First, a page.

1. Doric Neuroscience Studio (DNS), our free data acquisition software, contains the Signal Analyzer, Image Analyzer, and Behavior Analyzer modules which include some basic data processing tools that are also offered by danse™ (like calculating dF/F, find spikes, etc.). 

  1. If you are interested in using Matlab, Python, R, or Octave, you can directly read .doric files with code provided on our GitHub repository. This includes the .doric output of the Signal Analyzer, Image Analyzer, and Behavior Analyzer modules. This allows you to do further analyses on Photometry dF/F0 calculations to create your plots and calculate your stats in either of those softwares. 


Fiber Photometry

A useful guide presenting and comparing our different photometry systems may be found here. This guide, in addition to going through their specificities, may also guide you towards a system that may better fit your own experiment. If you need further assistance with this, contact one of our specialists at

The Technical Support Tab of our website now contains several tutorial videos providing some help with photometry systems installation and set-up. If you need further assistance with setting-up your system, contact one of our specialists at 

If you are using a standard basic fiber photometry setup read information below: 

In general, the standard fiber photometry consists of multiple pieces including: computer interface, console, LED driver, light source, mini-cube, detector, fiber and cannula. A diagram below shows the interconnection of these components.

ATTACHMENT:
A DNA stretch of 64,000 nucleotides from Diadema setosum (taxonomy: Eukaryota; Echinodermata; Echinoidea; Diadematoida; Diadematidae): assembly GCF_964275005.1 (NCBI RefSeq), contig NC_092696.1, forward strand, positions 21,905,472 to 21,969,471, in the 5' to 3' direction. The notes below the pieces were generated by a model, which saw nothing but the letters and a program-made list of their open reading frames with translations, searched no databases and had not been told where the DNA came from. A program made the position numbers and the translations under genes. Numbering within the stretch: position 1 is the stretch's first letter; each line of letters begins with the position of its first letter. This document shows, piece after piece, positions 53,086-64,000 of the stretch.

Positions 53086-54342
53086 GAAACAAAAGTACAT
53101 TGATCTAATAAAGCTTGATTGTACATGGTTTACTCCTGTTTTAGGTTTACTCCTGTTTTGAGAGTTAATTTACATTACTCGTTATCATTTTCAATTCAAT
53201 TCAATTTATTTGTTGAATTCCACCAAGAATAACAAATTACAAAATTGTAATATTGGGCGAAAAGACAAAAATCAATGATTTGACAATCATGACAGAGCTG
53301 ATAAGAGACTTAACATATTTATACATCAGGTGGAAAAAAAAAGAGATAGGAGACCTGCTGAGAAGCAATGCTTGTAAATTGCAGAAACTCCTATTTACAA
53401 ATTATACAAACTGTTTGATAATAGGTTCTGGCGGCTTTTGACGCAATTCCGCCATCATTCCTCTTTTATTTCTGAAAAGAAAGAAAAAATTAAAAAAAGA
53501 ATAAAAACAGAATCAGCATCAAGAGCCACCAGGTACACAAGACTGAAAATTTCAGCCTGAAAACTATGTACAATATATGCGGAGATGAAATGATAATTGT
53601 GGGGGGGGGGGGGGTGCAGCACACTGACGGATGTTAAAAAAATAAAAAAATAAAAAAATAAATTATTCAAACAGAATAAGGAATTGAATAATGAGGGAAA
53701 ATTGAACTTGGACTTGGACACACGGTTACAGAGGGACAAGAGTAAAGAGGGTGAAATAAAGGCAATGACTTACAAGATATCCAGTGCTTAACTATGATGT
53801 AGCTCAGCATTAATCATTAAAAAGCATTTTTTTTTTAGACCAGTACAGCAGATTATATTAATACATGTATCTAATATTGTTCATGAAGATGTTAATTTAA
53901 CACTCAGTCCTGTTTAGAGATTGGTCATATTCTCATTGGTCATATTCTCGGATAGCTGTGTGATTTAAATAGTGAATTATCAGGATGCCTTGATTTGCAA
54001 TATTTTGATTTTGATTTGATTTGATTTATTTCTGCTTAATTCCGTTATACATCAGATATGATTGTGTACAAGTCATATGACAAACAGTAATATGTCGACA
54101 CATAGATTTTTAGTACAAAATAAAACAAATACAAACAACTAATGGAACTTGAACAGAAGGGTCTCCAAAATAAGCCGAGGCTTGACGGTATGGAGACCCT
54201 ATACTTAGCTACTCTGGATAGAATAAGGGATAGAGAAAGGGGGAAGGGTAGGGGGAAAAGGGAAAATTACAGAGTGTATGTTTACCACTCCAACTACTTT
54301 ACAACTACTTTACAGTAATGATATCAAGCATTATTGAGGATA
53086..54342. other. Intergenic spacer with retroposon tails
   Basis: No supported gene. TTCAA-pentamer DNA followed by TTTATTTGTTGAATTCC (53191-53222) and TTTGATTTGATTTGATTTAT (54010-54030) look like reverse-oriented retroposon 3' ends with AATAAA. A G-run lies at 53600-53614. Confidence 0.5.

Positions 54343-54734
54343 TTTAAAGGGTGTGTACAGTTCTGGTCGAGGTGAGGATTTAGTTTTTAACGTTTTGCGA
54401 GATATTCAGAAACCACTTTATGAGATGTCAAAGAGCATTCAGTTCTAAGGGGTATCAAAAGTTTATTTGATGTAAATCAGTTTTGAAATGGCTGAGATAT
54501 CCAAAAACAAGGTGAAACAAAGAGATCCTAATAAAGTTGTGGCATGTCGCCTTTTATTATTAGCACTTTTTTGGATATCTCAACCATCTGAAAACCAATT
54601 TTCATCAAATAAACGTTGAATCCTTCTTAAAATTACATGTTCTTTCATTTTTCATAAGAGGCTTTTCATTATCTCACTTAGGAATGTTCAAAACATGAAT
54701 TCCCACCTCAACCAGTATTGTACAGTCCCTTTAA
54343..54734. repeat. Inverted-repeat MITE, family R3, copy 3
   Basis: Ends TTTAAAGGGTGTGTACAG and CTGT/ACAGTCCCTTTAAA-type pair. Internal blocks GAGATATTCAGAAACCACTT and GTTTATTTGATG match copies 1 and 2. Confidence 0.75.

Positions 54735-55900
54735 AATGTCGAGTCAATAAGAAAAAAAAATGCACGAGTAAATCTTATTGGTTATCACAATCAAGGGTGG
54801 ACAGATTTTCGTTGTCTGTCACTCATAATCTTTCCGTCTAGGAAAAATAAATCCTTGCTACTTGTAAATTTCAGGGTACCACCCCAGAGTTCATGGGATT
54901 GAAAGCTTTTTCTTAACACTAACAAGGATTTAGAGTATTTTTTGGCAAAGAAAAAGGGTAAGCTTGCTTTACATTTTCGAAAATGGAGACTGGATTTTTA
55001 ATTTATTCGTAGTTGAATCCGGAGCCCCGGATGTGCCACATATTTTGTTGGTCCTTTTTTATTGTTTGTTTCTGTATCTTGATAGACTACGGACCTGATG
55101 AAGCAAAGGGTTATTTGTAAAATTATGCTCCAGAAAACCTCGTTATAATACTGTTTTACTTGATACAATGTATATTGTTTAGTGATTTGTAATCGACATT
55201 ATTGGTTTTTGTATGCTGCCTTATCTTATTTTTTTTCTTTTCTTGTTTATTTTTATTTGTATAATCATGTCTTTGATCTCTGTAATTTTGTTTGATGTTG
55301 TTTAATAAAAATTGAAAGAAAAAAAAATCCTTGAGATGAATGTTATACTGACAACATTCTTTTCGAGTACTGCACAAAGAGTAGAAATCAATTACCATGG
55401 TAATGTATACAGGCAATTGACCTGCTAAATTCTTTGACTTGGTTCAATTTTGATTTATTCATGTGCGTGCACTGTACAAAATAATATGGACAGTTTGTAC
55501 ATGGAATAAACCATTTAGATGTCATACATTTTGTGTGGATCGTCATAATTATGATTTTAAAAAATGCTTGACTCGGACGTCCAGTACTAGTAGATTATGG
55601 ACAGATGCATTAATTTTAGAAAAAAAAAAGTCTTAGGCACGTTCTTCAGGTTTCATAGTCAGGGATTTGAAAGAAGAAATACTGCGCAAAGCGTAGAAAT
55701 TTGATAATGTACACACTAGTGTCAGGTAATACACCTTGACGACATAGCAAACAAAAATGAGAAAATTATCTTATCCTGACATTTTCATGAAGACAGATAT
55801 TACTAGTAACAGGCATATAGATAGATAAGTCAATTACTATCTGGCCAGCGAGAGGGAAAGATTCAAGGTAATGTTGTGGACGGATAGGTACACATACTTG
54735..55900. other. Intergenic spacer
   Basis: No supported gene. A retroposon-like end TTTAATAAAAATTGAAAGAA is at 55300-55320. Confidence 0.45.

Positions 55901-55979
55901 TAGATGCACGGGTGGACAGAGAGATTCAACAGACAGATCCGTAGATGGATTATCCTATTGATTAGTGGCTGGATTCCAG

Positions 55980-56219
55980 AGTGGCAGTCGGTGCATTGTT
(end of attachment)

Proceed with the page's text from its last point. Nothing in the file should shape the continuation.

All commands initiated in the software first reach to the console. Console is typically the control hub of the system, managing all the connections. The console is equipped with three types of ports: the analog output (AOUT), analog input (AIN) and digital input-output (DIO). Upon receiving software commands, the console converts them into voltages and transmits them to the LED drivers through the AOUT ports. The driver then converts voltages into preset current intensities to trigger LED light excitation. Depending on these current, the light sources (LEDs or lasers) will generate the excitation light spectrum. The excitation light then passes through filters and dichroic mirrors inside a cube and reaches to the tissue by optical fibers. The fiber and cube also return the collected neuronal fluorescence emission to the detector which converts light intensities into currents and amplifies them. Those currents are finally sent back to the console via AIN ports.

Remarkably, as mentioned before the console also contains DIO port that are useful for connecting external devices such as an optogenetics system, camera or even a second photometry system, …. DIO ports in this case are useful for synchronizing the additional devices with the photometry system.


Comparison between interleaved and LockIn modes: 


Interleaved mode 

LockIn mode 

Maximal Temporal Frequency 

60 Hz 

1000 Hz 

Compatible Photometry Systems 

Basic & Bundle 

Basic only 

Number of signals 

2 (basic) 

up to 3 (bundle) 

Up to 4 

Sensitive to ambient light 



The Interleaved mode alternates two LED excitations, as presented in the image below. 




The Lock-in mode uses sinusoidal reference frequencies to drive 2 and more LED excitations at different frequencies (see image below). Then a demodulation algorithm separates the signals.  


This method has several advantages:

  1. Demodulated signals are invariant to ambient light and to noise above/below reference frequency
  2. Have no on/off artifact since the LEDs are always oscillating between Vmin and Vmax (and are never completely shut off). The only disadvantage of the lock-in mode is that it requires high sampling frequency, which is not always possible especially when using CMOS sensors instead of photodetectors to record photometry signals.  

No signal: (dips and bumps are almost identical between experimental and isosbestic trace) 



Weak signal (bumps in the functional signal do not occur in the isosbestic trace but low in amplitude)